About Jamie

I’m Jamie. Life liver and kid lover. I’ve been an advocate for children since I entered Social Work 10 years ago. This is when I learned the beauty of potty training children and the amazing, powerful growth in them learning this skill. I’ve helped thousands of parents potty train their kids because I BELIEVE IN OUR CHILDREN and I’m happy to share all the knowledge I’ve picked up along the way. I believe children are capable of more than we give them credit for. I adore seeing the look of pride on little faces when they tell me: I did it! I BELIEVE IN MAMAS. I know your love is so deep and you want only the best for your child. I believe you can do this.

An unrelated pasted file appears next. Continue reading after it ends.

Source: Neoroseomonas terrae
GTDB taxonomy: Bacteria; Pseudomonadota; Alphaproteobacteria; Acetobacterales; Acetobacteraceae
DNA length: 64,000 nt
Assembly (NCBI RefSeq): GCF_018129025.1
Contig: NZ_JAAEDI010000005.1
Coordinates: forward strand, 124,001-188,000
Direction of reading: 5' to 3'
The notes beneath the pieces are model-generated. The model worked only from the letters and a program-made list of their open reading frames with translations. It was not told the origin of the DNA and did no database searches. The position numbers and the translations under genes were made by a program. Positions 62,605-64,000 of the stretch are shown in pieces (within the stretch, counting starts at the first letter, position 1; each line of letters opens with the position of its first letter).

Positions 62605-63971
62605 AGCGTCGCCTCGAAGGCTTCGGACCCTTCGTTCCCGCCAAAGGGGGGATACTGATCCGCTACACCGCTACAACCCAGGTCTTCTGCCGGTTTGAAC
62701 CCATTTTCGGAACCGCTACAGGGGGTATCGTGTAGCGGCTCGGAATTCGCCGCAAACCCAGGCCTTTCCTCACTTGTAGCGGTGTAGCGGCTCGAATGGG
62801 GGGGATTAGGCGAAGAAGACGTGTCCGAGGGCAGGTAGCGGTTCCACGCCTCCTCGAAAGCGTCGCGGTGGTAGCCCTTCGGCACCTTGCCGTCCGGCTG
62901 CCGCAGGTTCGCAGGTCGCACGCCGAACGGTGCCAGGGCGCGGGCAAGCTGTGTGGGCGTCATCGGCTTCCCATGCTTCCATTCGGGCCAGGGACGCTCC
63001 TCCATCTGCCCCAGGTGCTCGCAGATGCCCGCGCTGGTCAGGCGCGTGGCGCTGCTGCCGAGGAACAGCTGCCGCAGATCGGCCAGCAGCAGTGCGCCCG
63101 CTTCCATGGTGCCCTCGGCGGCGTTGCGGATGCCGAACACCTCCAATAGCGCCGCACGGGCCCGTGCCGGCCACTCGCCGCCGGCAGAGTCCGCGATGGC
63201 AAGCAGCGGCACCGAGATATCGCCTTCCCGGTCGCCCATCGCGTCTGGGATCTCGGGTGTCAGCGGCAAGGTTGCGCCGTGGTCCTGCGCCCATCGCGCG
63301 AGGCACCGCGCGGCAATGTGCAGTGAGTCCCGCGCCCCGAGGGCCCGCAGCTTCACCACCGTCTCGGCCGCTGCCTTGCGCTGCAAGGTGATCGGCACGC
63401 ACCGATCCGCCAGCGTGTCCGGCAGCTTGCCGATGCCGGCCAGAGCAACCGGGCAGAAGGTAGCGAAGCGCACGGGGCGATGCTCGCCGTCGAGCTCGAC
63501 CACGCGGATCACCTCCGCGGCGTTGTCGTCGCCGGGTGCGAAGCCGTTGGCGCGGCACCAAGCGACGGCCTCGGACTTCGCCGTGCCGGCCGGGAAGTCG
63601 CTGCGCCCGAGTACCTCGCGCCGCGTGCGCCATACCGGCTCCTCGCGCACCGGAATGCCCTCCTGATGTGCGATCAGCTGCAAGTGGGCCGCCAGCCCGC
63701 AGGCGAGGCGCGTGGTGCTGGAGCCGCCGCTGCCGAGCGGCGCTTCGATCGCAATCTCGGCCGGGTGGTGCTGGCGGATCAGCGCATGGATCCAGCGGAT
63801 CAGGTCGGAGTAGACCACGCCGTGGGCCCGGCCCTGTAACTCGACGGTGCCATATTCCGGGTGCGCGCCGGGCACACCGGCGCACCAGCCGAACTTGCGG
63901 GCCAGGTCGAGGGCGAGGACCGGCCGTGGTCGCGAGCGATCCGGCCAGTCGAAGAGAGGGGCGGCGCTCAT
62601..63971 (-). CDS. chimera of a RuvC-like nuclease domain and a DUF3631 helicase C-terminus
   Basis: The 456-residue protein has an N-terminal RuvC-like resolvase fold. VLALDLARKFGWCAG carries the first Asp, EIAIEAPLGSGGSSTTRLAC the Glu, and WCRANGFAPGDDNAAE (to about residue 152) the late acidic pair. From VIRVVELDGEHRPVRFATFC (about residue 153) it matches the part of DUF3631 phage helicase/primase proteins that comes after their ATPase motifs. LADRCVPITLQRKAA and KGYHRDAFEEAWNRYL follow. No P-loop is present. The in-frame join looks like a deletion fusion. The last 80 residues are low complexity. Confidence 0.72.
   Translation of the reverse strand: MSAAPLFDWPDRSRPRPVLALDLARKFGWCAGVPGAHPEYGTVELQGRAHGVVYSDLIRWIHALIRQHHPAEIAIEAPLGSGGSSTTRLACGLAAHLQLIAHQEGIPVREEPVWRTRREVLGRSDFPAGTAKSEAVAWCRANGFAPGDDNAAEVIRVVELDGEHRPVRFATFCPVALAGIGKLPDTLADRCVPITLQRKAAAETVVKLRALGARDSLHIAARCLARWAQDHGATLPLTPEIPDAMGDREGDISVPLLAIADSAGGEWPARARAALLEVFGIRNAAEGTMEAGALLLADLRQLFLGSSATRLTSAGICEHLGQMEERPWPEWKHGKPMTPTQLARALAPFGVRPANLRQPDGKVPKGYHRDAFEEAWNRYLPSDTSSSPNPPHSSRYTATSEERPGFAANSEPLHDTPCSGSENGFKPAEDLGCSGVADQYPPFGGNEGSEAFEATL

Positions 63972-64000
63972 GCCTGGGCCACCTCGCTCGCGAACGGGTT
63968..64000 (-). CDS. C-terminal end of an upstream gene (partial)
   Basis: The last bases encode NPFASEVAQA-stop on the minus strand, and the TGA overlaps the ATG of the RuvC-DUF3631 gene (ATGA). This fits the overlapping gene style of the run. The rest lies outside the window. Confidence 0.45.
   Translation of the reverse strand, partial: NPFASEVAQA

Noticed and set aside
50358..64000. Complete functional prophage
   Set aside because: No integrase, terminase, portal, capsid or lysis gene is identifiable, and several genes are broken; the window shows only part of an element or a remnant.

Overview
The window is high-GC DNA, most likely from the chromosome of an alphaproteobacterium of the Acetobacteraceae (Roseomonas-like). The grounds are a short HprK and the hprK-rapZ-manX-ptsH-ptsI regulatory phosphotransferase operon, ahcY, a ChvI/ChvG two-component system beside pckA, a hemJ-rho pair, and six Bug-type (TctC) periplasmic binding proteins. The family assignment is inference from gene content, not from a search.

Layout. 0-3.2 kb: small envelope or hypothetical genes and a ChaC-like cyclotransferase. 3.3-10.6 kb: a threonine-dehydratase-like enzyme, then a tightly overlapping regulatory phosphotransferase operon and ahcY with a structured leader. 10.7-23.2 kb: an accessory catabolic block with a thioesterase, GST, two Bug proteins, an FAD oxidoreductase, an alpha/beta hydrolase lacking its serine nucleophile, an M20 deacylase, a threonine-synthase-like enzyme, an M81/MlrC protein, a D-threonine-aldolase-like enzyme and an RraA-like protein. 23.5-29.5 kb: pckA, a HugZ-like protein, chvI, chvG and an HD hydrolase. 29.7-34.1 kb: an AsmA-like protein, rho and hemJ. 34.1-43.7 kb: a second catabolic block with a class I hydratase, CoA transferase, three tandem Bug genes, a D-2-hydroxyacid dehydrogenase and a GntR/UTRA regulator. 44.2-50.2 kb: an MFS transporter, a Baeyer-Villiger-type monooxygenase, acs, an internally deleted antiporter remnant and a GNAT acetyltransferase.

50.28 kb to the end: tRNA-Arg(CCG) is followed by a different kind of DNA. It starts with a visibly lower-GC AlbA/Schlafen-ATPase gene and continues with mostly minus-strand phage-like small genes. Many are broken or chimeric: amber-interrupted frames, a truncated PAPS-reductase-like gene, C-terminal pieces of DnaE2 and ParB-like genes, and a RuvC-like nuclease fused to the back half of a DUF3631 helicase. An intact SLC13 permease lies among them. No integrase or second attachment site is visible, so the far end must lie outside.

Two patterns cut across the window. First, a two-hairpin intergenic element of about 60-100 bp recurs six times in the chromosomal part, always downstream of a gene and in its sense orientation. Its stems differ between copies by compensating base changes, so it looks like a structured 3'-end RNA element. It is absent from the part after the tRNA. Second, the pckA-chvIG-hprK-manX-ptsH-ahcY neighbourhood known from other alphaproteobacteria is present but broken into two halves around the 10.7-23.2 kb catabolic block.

I believe in rhythm and routine and magic. My passion for this work springs from a supreme love of life with kids and how magical each little journey we make with them is. As a Mom myself I deeply understand the struggle and fear parents can have about this milestone. You can count on me to tell it straight and with love. I don’t want to waste your time, which I know is precious…for the scenic route of how I came to be here…[learn_more caption=”The Long Story”] Well, first off, this isn’t what I wanted to be when I grew up; a potty trainer. I wanted to be a pirate. Yeah, well. You know how that goes. Anyway, let’s take the scenic route to how I got here. I’ve always been the Pied Piper with kids. You know, the one who’s got the kids at the weddings, doing the Chicken Dance and the Hokey Pokey; which btw, IS what it’s all about. I first majored in Elementary Education and student taught but quickly discovered the bureaucracy of public schools was not for me. I did love the kids though. I also discovered I was meant for the stage. I spent my 20s and early 30s doing theatre and circus all over the globe. Was it fun? Oh heck, yeah; hard work but overall, very cool. I was about 34 when I realized that my rotator cuffs probably would come in handy as I got older so I retired from that. I had a good run but it was time for something new. At 34 I figured it was time to get a grown up job. I like helping people so I gravitated towards social work. I took a job with a particular focus on Moms and Kids. I had the opportunity to work with a very diverse population and it was there that I began to form what I now call My Own Parenting Philosophy. I taught parenting classes and duh…a very hot topic was potty training. Mind you, I wasn’t a parent at the time so I approached this simply as a problem to be solved, not as a potential bomb. I developed a way to potty train that didn’t use fear or rewards/punishment. I styled it this way as way to potentially teach a different parenting style. I worked with parents who had a lot going on and only knew how to parent as they had been parented…which was not well. Keep in mind, I wasn’t a rock star or anything. This was part and parcel for the job. As a professional, you do what you are being paid to do… Moving on…Well, then at 38, I found myself preparing to be a parent myself. Within a year, I had my son and moved across the country. Not only did my new social service job suck but I found that being a parent made this job too heartbreaking to do. That wasn’t working for me. So, I did what any sane person would do. I opened my own business; which is not sane at all but way better than having a boss. I opened a second-hand kids store and this is where it all started to get interesting. Business was growing quickly. I got to meet just about every parent in my community. I got to see how everyone was doing this thing called parenting. Most importantly, I got to see how everyone but everyone makes choices based on what they think is best for their kid. And I got to see how much we all want the world to know that we are good parents… All right. So. Here I am working my business and my son’s around 22 months. K. Time to potty train. All my like- minded mom friends think I’m a whack job…”Too early! A Boy! No way!” I was like, whatever. This is when you potty train. Bingo. Said and done. No big deal, right? Well, at this point, they no longer think I’m whack job. They think either I’m a genius or my son is. I assure you, neither is true. So I start thinking, what the heck and I offer a little class just to my friends. Bingo again. Then I offer a class at my store. More bingo. Now people are emailing me and calling the store asking for the class. It gets bigger and bigger. I can’t get the information out there fast enough and I’m limited by time and space in my store. I want to help as many people as I can with this. But, I have a child, a business, and I just can’t be everything to everybody all the time. I decide to write all the information down. One of the most frustrating things was that people wanted a sound bite. What’s the trick? How to potty train in 140 characters or less. Funny enough…this was all before Twitter hit it big. I didn’t and still don’t have a sound bite. I wrote down the process. And it’s a book. So then, what the heck? I have a book here. I make a janky website and start selling the book online. No advertising, no hype, just word of mouth I guess. Turns out there’s a HUGE need for this book and people who bought and applied it were having great success with it. Around this time I become obsessed with the WHY of potty training. Where did it all go wrong? Why is it so hard? It wasn’t this hard a generation ago. And so, Voila! You have my fancy website, my book, my blog and my musings on this subject. To be fair, I do spend an inordinate amount of time breaking down all the minutia of potty training. I like analogies a lot. I’m always trying to see what’s up in a certain situation and how to fix it. I’ve come across just about every scenario. But hey! If you think you got a new one for me, feel free to share… I’ve learned that even though we all say we don’t want it, there’s a lot of competition in parenting today. I’ve learned that our generation has different needs and wants for our children. I’ve learned that we’re all doing the best we can and we often beat ourselves up for not being enough. You are a good parent. I am a good parent. This is your new mantra… Randomness: I’m compassionate. I cry at commercials. I’m understanding and I think the competitive stuff is bullshit. I believe in community and the law of attraction. I love my son and I especially love him when he’s sleeping. Constructive criticism is an oxymoron and is always someone else candy-coating their shit just for you. On the other hand, vanilla ice cream is totally underrated. I could kill the guys who thought 1000 pieces was a selling point for Playmobil. My house is kinda clean, most of the time. I have 7 pairs of underwear. So does my son. This is how I’m forced to do laundry on Sunday night. My kid sometimes eats red dye #40 and high fructose corn syrup. Rarely, but he does. ‘Cause I can’t be that mom every hour of every day. Parenting is exhausting enough without this veneer of perfection. So. Let’s play nice. No hitting and please share. Peace.[/learn_more]